A new study published in the February issue of Archives of General Psychiatry suggests that a simple blood test can predict whether a woman is likely to develop postpartum depression (PPD).
Researchers from the University of California, Irvine, analyzed blood samples from 100 pregnant women during weeks 15, 19, 25, 31, and 37 of their pregnancies, and tested the levels of a hormone, placental corticotropin-releasing hormone (pCRH), found in the placenta. The women were also screened for depression during the last four visits, and then again postpartum. Sixteen of the 100 women in the study developed postpartum depression symptoms. In those sixteen women, the level of pCRH found at week 25 of the pregnancy was high.
Postpartum depression affects between 10 and 13% of pregnant women and new mothers. It's still not clear what causes the condition, but a history of depression or PMS, stress and anxiety during pregnancy, fluctuating hormones and a lack of social support are all believed to be risk factors.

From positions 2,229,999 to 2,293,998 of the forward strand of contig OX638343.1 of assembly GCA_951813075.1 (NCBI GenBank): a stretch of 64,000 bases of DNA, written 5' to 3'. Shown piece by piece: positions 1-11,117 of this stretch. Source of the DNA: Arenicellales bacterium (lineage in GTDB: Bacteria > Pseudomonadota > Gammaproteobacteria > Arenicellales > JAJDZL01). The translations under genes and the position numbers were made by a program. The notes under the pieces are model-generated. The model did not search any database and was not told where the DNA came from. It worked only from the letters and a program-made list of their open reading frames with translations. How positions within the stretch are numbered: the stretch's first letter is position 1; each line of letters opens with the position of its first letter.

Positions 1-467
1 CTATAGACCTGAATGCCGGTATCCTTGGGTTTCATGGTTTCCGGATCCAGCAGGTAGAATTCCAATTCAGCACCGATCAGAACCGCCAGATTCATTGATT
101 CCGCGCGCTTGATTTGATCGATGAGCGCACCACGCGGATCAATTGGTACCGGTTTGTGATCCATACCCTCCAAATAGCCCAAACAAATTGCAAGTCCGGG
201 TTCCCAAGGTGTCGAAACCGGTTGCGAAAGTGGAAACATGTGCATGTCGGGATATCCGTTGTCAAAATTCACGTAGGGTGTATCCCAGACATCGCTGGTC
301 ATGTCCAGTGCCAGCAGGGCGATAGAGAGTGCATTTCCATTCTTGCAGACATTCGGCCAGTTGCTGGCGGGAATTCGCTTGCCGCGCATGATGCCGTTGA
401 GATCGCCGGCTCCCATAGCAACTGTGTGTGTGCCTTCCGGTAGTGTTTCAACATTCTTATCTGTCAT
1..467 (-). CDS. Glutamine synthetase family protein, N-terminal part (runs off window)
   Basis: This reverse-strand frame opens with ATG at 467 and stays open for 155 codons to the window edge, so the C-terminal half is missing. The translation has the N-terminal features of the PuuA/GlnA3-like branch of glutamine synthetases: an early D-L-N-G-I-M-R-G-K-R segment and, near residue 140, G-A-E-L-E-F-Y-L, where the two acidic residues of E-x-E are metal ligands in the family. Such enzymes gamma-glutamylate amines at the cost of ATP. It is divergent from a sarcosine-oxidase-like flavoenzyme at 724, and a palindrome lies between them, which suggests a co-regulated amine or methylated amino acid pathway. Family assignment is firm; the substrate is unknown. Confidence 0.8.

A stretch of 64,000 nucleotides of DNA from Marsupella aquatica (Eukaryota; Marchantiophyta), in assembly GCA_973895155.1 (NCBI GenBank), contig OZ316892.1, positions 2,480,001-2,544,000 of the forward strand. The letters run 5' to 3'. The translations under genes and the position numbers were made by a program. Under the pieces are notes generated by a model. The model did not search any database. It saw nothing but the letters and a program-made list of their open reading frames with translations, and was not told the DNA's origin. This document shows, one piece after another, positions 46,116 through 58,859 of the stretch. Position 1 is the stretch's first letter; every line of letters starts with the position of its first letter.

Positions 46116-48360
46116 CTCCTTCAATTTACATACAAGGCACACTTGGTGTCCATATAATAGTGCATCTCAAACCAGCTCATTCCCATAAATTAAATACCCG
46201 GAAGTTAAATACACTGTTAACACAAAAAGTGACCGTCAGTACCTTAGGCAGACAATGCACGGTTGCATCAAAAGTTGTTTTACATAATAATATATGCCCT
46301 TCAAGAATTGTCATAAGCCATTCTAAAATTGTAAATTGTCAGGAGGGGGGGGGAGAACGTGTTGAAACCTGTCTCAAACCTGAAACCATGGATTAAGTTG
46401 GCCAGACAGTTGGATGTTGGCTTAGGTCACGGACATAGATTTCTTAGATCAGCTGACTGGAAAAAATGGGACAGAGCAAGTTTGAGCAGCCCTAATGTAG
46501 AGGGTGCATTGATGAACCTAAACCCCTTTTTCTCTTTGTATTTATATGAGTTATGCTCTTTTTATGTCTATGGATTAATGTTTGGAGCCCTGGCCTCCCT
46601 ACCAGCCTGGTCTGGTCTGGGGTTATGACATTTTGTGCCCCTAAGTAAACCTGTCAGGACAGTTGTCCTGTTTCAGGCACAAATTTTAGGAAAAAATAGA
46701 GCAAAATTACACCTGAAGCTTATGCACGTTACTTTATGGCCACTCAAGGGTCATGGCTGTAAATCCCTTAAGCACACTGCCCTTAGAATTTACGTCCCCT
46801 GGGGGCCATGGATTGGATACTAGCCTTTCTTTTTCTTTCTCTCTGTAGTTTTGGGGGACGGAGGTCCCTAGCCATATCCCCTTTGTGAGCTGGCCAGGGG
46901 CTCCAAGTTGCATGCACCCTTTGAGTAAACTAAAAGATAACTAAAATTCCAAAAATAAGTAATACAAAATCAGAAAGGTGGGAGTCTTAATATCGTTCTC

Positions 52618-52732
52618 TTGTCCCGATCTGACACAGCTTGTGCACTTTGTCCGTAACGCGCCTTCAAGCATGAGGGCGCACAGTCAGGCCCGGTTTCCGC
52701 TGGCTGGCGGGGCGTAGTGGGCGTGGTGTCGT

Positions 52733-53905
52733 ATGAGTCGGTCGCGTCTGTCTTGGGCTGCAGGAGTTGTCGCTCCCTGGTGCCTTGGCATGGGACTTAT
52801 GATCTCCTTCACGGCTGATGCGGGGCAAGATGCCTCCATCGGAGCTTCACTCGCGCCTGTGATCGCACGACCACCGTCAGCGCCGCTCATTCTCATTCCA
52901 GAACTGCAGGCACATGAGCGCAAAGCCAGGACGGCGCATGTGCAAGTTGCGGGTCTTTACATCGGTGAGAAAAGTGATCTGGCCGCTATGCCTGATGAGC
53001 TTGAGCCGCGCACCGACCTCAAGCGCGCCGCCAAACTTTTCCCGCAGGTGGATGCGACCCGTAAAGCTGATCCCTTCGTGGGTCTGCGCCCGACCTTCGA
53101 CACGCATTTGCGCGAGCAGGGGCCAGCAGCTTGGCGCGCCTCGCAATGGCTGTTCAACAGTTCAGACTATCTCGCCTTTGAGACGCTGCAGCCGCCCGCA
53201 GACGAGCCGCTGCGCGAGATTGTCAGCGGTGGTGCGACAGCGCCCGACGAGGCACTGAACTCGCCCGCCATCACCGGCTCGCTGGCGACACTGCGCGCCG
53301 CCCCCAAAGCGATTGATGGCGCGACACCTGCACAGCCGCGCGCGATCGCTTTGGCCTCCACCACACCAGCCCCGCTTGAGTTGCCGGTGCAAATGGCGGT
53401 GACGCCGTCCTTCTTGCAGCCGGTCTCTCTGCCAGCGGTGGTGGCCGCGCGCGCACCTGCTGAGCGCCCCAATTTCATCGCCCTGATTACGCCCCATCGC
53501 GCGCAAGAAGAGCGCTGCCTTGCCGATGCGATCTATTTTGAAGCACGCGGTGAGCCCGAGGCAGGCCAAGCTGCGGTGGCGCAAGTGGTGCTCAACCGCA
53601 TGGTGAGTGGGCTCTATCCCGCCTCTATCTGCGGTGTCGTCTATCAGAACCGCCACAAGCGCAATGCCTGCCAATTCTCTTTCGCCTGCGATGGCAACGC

The findings suggest that the blood test could one day become part of standard prenatal care, just as screening for gestational diabetes is right now. And in the same way that a woman with gestational diabetes receives special care to prevent adverse effects for the developing fetus, a woman whose blood test has indicated that she is susceptible to postpartum depression could take steps to prevent it, and receive quick treatment if PPD develops.